BenQ is a veteran when it comes to display monitors and projectors, having been around for a long while. With high dynamic range (HDR) content being all the rage these days, that hasn’t stopped BenQ from providing quality monitors that are HDR compatible, while still being affordable.
Out steps the BenQ EW277HDR monitor, a 27-inch Vertical Alignment (VA) panel with 1920 x 1080 pixel resolution and 16:9 aspect ratio. I hooked this gorgeous beauty up to my PS4 to see how it would fare, in terms of gaming and movies via Netflix, seeing as many of its shows are now HDR compatible.
A Pleasant Build
Straight out of the box, the EW277HDR is exceeding simple to setup. The stand is split into two pieces, which can be easily put together to keep the panel in place. The t-shaped design of the stand also means you’ll be taking up less space than usual, with a rather small footprint at the base.
Along with its power socket is a HDMI cable, which allows you to plug it into your desktop or gaming console (I went with the latter because I am a console pleb who can’t afford to be part of the PC Master Race).
One thing that stands out for the EW277HDR is its extremely slim bezels, paired with a matte black paintjob. A nice contrast of colour appears at the bottom panel of the monitor in metallic grey, where the BenQ logo sits along with a host of buttons for you to play around with. While I’d much rather prefer the buttons to be placed behind the monitor to make life a bit easier, its location at the bottom of the monitor does take some getting used to as you may press the wrong button by mistake.
Another downside to the monitor is its lack of adjustment. Aside from its 20° vertical tilt, it cannot be moved upwards or downwards due to the rigid structure of the stand. This isn’t a big disappointment for many, but if you prefer to adjust the height monitor, you may want to add some additional height below the stand for added measure.
It also can’t
pivot swivel (I can’t use the word ‘pivot’ without thinking of Ross from Friends), which is slightly disappointing but not damaging to its credibility.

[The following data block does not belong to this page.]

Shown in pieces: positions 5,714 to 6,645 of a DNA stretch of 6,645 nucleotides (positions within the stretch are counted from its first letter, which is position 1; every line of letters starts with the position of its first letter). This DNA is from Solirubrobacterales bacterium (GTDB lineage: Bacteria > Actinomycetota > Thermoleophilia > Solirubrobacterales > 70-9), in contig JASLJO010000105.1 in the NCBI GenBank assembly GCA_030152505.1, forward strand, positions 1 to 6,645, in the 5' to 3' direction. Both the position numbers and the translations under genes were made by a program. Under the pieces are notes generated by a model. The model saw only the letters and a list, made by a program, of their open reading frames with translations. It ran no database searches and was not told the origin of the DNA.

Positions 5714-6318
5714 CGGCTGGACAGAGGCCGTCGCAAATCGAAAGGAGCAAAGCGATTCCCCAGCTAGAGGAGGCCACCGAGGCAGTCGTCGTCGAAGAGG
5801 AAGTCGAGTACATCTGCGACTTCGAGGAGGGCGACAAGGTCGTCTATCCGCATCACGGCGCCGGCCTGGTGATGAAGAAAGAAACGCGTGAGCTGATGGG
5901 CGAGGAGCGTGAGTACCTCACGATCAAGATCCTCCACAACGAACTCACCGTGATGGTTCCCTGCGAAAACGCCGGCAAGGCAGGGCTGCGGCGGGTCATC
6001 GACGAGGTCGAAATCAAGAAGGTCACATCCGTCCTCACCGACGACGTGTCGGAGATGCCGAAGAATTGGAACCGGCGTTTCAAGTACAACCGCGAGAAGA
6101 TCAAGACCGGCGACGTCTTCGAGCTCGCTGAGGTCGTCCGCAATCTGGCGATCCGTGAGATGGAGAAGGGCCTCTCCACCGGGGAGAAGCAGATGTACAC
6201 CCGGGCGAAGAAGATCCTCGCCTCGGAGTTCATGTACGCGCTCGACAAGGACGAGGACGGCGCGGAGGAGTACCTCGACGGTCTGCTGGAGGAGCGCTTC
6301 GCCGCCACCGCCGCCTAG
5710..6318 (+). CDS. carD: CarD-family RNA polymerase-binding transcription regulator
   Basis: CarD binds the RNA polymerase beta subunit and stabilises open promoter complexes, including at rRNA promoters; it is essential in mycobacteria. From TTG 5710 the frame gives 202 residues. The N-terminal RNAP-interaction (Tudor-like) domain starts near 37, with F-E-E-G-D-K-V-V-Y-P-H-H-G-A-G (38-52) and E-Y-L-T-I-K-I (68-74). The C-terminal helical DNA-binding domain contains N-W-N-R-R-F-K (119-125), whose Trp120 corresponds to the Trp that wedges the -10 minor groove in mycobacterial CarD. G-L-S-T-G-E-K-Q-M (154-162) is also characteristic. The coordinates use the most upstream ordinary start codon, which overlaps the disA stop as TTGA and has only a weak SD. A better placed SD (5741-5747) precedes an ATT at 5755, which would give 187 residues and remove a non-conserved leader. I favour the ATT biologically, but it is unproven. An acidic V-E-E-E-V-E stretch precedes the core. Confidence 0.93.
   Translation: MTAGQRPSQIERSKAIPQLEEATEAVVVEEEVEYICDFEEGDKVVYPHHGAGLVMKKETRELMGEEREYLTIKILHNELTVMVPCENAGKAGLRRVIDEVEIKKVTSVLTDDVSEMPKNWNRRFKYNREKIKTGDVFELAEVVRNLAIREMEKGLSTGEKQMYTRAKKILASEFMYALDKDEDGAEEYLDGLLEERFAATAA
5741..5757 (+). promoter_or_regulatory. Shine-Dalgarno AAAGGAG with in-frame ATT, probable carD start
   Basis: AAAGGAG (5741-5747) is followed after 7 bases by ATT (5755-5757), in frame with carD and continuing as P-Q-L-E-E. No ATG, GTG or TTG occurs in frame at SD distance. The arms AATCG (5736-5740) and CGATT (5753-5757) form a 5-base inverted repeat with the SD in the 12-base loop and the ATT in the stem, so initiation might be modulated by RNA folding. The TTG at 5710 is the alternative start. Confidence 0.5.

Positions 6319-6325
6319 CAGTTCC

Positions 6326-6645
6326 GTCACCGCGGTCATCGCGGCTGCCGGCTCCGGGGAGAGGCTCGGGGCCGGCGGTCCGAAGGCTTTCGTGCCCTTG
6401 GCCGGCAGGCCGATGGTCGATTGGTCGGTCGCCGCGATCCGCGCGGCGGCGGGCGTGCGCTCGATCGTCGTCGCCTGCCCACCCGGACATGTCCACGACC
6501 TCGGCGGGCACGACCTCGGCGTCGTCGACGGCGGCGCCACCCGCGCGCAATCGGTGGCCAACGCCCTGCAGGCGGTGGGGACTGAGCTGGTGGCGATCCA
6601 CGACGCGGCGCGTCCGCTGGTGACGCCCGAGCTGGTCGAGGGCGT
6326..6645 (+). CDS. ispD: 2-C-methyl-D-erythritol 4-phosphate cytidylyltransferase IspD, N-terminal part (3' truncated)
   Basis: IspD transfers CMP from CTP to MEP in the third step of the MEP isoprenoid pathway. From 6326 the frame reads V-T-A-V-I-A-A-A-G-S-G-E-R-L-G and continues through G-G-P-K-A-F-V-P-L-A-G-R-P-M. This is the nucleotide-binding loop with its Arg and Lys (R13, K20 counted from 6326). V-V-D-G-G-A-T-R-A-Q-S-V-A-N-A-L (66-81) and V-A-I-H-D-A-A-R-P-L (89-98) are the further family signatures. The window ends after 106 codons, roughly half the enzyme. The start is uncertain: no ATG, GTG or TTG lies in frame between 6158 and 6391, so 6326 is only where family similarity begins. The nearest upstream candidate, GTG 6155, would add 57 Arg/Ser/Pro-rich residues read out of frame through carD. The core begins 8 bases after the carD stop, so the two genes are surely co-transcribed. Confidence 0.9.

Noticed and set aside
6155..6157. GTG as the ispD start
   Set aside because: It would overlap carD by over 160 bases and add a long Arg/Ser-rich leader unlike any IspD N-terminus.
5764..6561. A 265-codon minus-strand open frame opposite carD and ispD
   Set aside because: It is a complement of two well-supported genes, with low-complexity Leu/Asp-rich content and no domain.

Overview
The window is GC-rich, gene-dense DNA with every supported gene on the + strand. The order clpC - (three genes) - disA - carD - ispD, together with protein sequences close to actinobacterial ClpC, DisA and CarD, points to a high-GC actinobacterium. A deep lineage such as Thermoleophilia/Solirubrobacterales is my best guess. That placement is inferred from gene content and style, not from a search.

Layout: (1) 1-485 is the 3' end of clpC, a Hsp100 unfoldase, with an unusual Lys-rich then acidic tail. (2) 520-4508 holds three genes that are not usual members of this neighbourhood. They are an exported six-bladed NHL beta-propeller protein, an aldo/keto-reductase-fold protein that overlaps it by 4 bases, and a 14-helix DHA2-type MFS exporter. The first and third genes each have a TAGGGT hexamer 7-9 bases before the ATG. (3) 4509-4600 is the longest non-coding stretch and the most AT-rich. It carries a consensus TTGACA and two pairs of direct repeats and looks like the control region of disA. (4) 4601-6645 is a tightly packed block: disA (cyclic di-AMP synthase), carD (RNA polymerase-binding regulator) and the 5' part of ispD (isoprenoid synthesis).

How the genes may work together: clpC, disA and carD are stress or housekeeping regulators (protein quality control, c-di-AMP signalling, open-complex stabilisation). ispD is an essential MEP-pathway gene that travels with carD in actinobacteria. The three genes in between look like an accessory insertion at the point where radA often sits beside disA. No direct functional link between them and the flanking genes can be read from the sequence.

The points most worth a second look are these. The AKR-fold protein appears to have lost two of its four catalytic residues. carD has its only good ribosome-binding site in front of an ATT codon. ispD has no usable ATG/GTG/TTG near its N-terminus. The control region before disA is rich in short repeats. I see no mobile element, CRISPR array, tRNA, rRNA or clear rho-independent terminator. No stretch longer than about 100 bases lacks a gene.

At the back of the monitor sits an array of ports. Aside from having two HDMI 2.0 ports, it also carries a D-sub port with a 3.5mm headphone jack and an audio line-in port. This means you can place external speakers if you’re not a fan of the built-in 2W stereo speakers (which I will get to shortly).
What BenQ Does Best
As BenQ is one of the leading experts in monitor displays, the EW277HDR is no different to the image quality it produces under the BenQ name.
Sadly, I don’t own a PS4 Pro so I can’t get the most out of its HDR goodness but that doesn’t mean the monitor is a letdown. Quite the contrary, it has made my gaming experience better than a conventional TV, which I have since laid to rest, or it could’ve died out on its own because I rage a lot, who knows…
Throwing Destiny 2, GTA V and Ghost Recon: Wildlands at the monitor and it handled each game brilliantly. Colour reproduction was great while giving out resounding clarity in great detail. There was also great contrast between light and dark colours, making a town blanketed in darkness all the more eerie and inviting than usual.
As the monitor comes with a native 60Hz refresh rate, it doesn’t make it a beast of a gaming monitor, but it performs just fine for games.
Watching Netflix however, is a totally different story. With most of Netflix’s content already HDR compatible, it made staying in binge-watching all the more better. After re-watching Bright for the umpteenth time (I don’t care what critics say, I still think it’s a good show), it looks so much better on the EW277HDR that I had to watch it again a few days later.
Even shows like Black Mirror and Stranger Things appeared so much better on-screen with amazing colour reproduction and detail. Its contrast of colours also appear better than on a conventional screen so you get the full detail of it without any compromise.
The EW277HDR has a host of features for you to play around with. One is its Low Blue Light technology, which filters out harmful blue light that causes eye strain and fatigue. The monitor provides four preset modes for it, mainly Multimedia, Web-surfing, Office and Reading. While I didn’t have a physical PC to test it out on when working, it sure works when i’m gaming or binge-watching as I didn’t notice the sun rising until it was too late.
Speaking of the sunrise, another feature included n the EW277HDR is its Brightness Intelligence Plus technology (B.I.+), which adjusts the display settings based on the colour temperature. If the sun’s out, it switches to a cool white temperature to ease your eyes into it. During the night, which is when it’s normally on, it switches to a warm white temperature, adjusting itself to its surroundings.
It also comes with flicker-free technology, ensuring your eyes do not get ruined in the process, no matter the brightness level.
Worth the Buy?
All in all, my experience with the BenQ Ew277HDR has been nothing short of amazing. Sadly, like many of my relationships, my time with the monitor came to an unfortunate end. I will probably never see it again, unless I start stalking it on other websites until I make the impulsive decision to splurge and get my hands on it again.
At RM1,079, that is a somewhat hefty price to pay for a 27-inch VA panel monitor that doesn’t feature NVIDIA G-Sync or AMD FreeSync technology, not that it’ll stop anyone. If you’re looking for a monitor for your rig that is great for Netflix and lepak sessions as well as casual gaming, the EW277HDR fits the bill.
Verdict: BenQ makes this monitor a joy to have.